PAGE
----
ADVERTISEMENT

ADVERTISEMENT

Andy Leitch letter: Spending by board out of control

The present Otter Tail County (Minn.) Board is trying to govern as if we had a 2 million-plus population. We are over-regulated and over-taxed. The board has relinquished 90 percent of its duties to the coordinator and all the experts and special...

The present Otter Tail County (Minn.) Board is trying to govern as if we had a 2 million-plus population. We are over-regulated and over-taxed. The board has relinquished 90 percent of its duties to the coordinator and all the experts and specialists it has hired.

The secretary to the board must be installed by referendum, but the board calls him a coordinator to get around this. They should eliminate the coordinator and the office and give it back to the auditor, where it belongs. They should eliminate all experts and specialists and give their duties back to the departments, where they belong. Here are the salaries and budgets for these experts:

Larry Krohn, coordinator - $78,900; $366,677.

Tim Brand, Management Info. systems - $66,288; $681,848.

Tiny Holm, Safety and Emergency Services - $39,996; $79,016.

ADVERTISEMENT

Mike Hanan, Solid Waste director - $72,588; $3,817,961. (Included in Hanan's operating budget is $808,902 for the Fergus Falls incinerator.)

Rick Systma, planner for county building - $67,850; $1,349,780.

All the major cities in the United States use landfills. Why does Fergus Falls need a high cost incinerator, with high maintenance and high dumping fees? Solid waste? It has been proven without a doubt that the only recycling that pays is iron, and free enterprise gets most of that.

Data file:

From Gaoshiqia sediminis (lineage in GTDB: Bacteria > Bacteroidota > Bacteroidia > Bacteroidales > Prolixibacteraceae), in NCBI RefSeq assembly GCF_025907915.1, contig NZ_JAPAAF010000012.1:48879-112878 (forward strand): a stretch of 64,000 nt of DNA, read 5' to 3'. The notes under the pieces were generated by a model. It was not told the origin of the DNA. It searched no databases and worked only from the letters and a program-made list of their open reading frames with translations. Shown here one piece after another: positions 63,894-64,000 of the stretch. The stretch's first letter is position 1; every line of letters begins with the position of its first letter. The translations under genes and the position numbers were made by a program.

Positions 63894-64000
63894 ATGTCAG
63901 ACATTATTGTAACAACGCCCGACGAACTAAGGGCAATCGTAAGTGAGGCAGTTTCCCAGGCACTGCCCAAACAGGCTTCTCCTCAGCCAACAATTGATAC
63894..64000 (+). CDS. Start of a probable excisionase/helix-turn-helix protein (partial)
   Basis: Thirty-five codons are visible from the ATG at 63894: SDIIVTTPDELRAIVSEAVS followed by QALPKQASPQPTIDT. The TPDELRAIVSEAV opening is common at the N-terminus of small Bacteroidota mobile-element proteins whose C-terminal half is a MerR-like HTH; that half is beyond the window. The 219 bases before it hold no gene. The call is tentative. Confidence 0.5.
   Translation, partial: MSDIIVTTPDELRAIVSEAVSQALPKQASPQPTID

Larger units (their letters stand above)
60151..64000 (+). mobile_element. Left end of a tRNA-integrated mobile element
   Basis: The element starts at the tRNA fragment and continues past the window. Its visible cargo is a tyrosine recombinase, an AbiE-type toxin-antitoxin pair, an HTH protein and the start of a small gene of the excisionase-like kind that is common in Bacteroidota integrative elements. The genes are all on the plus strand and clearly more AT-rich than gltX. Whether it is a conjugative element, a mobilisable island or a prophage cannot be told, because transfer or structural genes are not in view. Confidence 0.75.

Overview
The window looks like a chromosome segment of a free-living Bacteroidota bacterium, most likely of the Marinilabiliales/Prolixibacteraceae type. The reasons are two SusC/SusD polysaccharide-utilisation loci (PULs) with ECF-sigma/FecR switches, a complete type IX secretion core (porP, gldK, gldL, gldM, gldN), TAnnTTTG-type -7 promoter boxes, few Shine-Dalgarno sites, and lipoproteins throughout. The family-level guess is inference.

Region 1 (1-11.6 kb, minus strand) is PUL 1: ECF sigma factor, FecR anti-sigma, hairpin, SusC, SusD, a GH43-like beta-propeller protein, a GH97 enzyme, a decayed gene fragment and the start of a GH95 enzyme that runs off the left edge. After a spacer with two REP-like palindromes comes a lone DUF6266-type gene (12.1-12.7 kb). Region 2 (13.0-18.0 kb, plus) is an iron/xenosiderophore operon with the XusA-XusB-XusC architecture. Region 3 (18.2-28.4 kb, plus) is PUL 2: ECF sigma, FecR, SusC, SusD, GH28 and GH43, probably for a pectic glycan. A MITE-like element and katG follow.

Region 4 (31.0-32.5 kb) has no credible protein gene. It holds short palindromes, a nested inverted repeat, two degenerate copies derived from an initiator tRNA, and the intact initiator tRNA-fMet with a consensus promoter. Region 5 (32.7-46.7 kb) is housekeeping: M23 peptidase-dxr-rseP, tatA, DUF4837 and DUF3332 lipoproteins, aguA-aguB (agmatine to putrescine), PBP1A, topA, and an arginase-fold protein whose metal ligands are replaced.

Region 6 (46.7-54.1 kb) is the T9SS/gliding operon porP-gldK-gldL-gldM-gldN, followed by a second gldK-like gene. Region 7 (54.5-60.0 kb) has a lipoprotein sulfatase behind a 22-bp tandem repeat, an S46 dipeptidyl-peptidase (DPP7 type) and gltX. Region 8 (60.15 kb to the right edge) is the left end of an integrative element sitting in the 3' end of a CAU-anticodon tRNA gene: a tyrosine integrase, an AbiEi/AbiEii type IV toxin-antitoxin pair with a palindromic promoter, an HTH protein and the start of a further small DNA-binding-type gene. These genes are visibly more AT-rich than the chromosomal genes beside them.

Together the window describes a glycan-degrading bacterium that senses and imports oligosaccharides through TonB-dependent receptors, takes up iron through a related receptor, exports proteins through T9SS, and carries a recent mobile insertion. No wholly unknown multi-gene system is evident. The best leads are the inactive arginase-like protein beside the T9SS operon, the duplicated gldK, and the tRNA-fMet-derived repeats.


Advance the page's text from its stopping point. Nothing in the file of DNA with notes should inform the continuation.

This county board is the biggest and wildest spending Otter Tail County has ever had - and to top it off, they pay themselves $25,000 a year plus expenses and benefits.

Something should be done with that insult to the tax-payers on the Regional Treatment grounds. Either open the north side to the public, or make more entrances on the other side.

Andy Leitch

Underwood, Minn.

What To Read Next
A couple of bills introduced quietly would help feed students in public schools
Mikkel Pates set the standard for agricultural journalism during his 44-year career in the region, working for Agweek, The Forum and the Worthington Globe.
The administration at Theodore Roosevelt National Park is bent on getting rid of the horses, which means getting rid of vital living history and a major draw to the park.
Fargo city commission hand-wringing over northside Red River crossing is short-sighted